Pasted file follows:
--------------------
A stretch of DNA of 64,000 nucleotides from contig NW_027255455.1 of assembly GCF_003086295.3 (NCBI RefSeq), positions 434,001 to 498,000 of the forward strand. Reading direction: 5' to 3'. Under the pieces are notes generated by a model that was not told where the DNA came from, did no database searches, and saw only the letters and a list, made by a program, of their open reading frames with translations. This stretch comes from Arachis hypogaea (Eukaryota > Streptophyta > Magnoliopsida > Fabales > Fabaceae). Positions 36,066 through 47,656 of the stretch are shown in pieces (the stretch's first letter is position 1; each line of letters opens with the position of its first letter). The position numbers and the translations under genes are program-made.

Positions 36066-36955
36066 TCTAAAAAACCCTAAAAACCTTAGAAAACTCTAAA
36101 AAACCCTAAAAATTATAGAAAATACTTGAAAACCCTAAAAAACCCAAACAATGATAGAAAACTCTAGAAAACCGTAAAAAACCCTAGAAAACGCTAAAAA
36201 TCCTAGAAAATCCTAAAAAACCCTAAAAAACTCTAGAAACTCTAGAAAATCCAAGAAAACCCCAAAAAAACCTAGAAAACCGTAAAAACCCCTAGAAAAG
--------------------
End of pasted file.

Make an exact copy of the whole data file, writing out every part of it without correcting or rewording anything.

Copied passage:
A stretch of DNA of 64,000 nucleotides from contig NW_027255455.1 of assembly GCF_003086295.3 (NCBI RefSeq), positions 434,001 to 498,000 of the forward strand. Reading direction: 5' to 3'. Under the pieces are notes generated by a model that was not told where the DNA came from, did no database searches, and saw only the letters and a list, made by a program, of their open reading frames with translations. This stretch comes from Arachis hypogaea (Eukaryota > Streptophyta > Magnoliopsida > Fabales > Fabaceae). Positions 36,066 through 47,656 of the stretch are shown in pieces (the stretch's first letter is position 1; each line of letters opens with the position of its first letter). The position numbers and the translations under genes are program-made.

Positions 36066-36955
36066 TCTAAAAAACCCTAAAAACCTTAGAAAACTCTAAA
36101 AAACCCTAAAAATTATAGAAAATACTTGAAAACCCTAAAAAACCCAAACAATGATAGAAAACTCTAGAAAACCGTAAAAAACCCTAGAAAACGCTAAAAA
36201 TCCTAGAAAATCCTAAAAAACCCTAAAAAACTCTAGAAACTCTAGAAAATCCAAGAAAACCCCAAAAAAACCTAGAAAACCGTAAAAACCCCTAGAAAAG